Field Trip to the Moon

Cover of John Hare's Field Trip to the MoonLook, I could beat around the bush, but I’m just going to tell you straight: nothing gets the attention of the Caldecott committee like a wordless book. Wordless is Caldecott catnip. “Yeah, yeah, Travis, what do you know?” Well, I know that my 2014 committee gave Honors to not one but three of them — Flora and the Flamingo (Molly Idle), Mr. Wuffles! (David Wiesner), and Journey (Aaron Becker). The Caldecott is an award for illustration, and a wordless book says, “Hey, you’re interested in illustration? Look at me! I’m ALL illustration!” Getting rid of all that pesky text can have the effect of distilling a book’s distinguished qualities.

So it is with all of this in mind that I approach Field Trip to the Moon, John Hare’s debut picture book about an outer space field trip gone awry. It’s wordless, and oh are there some details for the committee to talk about.

Can we first talk about the glorious way the story BEGINS ON THE COVER OF THE DANG BOOK? A class of kids boards an astrobus and (after bright, school bus–yellow endpapers) blasts off through the title and copyright pages, making a soft, perfectly timed lunar touchdown on the opening panoramic spread of the book. That, my friends, is a distinguished example of (from the criteria) “delineation of plot, theme, characters, setting, mood or information through the pictures.”

In an era when illustration notes can sometimes read like pretentious wine list descriptions (“elements of collage with hints of pencil and watercolor; notes of Photoshop and barnwood texture; gouache essences”), Hare keeps it simple: acrylic paint. If we’re talking about “appropriateness of style of illustration to the story, theme or concept” — and we are, because that’s in the Caldecott criteria — this art hits the nail on the head. Humor is not a straight line, and Hare knows it, imbuing everything with a roundness that lets the reader know instantly that this book is not all serious.

But don’t be fooled, because there is plenty of excellence in the execution of this artwork. Of particular note is Hare’s use of light and shading. Both are so effective that the illustrations take on a three-dimensional, almost claymation quality. If the great Aardman animation studio decided to make a picture book, it might look a little like this.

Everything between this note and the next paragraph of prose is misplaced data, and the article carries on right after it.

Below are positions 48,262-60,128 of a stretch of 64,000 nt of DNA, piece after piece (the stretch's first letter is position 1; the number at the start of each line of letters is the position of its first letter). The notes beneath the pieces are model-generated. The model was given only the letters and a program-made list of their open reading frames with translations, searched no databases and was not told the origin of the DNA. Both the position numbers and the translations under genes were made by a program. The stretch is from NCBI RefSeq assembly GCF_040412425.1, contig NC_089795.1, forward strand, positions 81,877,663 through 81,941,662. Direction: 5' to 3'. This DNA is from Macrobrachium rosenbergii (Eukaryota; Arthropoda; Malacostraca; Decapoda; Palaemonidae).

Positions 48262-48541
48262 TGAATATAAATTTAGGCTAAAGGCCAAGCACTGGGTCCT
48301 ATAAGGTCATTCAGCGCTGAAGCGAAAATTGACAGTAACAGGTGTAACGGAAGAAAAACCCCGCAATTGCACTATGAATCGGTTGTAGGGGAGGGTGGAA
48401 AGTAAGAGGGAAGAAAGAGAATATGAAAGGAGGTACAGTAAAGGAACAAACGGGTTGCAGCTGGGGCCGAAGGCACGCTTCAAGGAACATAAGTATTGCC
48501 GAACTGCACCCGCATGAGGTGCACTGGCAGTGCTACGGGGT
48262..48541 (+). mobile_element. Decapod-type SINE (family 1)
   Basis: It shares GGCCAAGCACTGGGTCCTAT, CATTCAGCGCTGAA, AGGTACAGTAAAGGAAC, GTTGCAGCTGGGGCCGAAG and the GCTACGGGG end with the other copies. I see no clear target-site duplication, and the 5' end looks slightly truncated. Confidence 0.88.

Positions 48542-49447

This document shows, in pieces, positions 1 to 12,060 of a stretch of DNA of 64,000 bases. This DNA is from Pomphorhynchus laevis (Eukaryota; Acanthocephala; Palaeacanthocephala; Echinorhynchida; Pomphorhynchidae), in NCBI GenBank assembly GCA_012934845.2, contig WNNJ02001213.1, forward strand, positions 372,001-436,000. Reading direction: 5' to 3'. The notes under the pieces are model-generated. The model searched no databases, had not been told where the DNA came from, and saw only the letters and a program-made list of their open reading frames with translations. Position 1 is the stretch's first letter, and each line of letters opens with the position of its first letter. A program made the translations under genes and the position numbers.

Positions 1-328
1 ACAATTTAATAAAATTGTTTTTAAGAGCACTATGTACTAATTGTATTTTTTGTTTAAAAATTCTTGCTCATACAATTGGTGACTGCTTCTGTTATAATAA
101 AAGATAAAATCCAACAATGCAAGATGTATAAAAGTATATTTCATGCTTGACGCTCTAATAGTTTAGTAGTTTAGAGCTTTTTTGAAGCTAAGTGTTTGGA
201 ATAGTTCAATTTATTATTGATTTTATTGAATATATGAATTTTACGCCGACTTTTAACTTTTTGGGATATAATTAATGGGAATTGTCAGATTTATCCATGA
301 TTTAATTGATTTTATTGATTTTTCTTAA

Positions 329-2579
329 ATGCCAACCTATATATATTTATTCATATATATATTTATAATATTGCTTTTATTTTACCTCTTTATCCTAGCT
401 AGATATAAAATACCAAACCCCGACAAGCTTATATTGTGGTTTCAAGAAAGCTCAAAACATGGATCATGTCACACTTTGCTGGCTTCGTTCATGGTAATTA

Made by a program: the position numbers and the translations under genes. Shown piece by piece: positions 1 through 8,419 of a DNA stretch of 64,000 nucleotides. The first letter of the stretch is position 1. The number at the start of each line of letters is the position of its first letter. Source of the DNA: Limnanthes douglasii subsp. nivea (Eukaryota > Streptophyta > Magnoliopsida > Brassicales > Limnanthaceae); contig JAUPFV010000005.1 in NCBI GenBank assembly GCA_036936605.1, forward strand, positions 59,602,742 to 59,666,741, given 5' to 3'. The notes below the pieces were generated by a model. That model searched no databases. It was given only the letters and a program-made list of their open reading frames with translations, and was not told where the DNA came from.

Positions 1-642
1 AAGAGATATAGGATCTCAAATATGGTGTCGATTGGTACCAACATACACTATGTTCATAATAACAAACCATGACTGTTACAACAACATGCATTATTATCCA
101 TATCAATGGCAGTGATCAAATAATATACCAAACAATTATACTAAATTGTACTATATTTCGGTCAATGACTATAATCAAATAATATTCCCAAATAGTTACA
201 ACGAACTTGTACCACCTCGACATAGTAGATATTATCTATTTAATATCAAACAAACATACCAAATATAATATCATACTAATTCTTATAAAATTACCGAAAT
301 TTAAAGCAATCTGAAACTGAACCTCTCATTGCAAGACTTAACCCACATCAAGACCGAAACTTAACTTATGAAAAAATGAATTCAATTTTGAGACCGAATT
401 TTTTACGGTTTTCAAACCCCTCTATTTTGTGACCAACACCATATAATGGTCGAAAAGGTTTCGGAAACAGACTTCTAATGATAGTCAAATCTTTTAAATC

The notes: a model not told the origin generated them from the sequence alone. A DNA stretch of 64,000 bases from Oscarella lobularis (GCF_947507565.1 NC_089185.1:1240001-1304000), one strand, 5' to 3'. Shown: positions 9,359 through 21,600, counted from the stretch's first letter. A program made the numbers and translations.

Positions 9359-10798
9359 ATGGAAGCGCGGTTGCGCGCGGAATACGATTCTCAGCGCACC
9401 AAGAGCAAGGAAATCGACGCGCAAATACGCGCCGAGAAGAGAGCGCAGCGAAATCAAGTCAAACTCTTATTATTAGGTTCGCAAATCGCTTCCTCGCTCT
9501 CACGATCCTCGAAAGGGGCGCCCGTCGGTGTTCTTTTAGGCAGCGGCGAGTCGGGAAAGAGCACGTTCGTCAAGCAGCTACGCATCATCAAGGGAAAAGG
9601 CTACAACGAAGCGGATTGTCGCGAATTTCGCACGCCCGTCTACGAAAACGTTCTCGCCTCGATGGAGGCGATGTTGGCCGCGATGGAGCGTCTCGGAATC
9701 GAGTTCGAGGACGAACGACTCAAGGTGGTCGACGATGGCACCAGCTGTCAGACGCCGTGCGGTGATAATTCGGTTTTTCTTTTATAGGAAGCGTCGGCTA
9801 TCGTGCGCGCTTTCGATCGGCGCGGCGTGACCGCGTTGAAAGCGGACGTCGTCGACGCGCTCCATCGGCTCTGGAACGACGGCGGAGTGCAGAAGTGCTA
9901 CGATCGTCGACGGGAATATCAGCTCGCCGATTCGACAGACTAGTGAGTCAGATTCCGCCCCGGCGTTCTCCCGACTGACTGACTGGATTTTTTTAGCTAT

So, while wordless can draw the Caldecott committee in, the book has to give them reason to get excited (see: checking boxes in the criteria). Field Trip to the Moon does this, and here’s hoping it makes its way into the committee discussion.


Travis Jonker
Travis Jonker
Michigan elementary-school librarian Travis Jonker is the author of the 100 Scope Notes blog. Follow him on Twitter: @100scopenotes.
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Julie Danielson

Tess, I had not noticed that about the LOC note. Interesting! I do love that Hare illustrates the main character such that gender can be open to readers' interpretations.

Posted : Oct 13, 2019 03:30

Tess P

I love this book and can totally see it making the podium and plan to heavily support it in my Mock Caldecott groups. I have an issue with the LOC cataloguing in publication data that is printed inside the book though - why - when the book jacket explicitly refers to the protagonist as "the student" and the illustrations give literally nothing about the kid's sex/gender, does the LOC call her a girl? Spoiler alert: read no further if you haven't yet seen this gem of a book! The final illustration shows a child with chin length messy hair - and indeterminate facial features (with white freckled skin) I don't see girl or boy in this picture- I just see kid, helmet on or off, why make the kid a girl in the cataloguing description, why not say "a child is accidently left behind..." ? I think it should be changed to reflect what I assumed to be intention of the book's creator to be ambiguous about the child's sex/gender.

Posted : Oct 09, 2019 07:08

Joe Prince

This book washed over me when I cataloged it, but I pulled a bunch of titles last week to look at a little more closely, and I'm adding this to our Mock Caldecott ballot. It's phenomenal in its expressiveness. My favorite image is when the child looks up directly at the reader when aliens crowd behind her - though her face is obscured by the helmet, her body language communicates with cartoonish humor. I can see children really enjoying this book, too.

Posted : Oct 07, 2019 12:47


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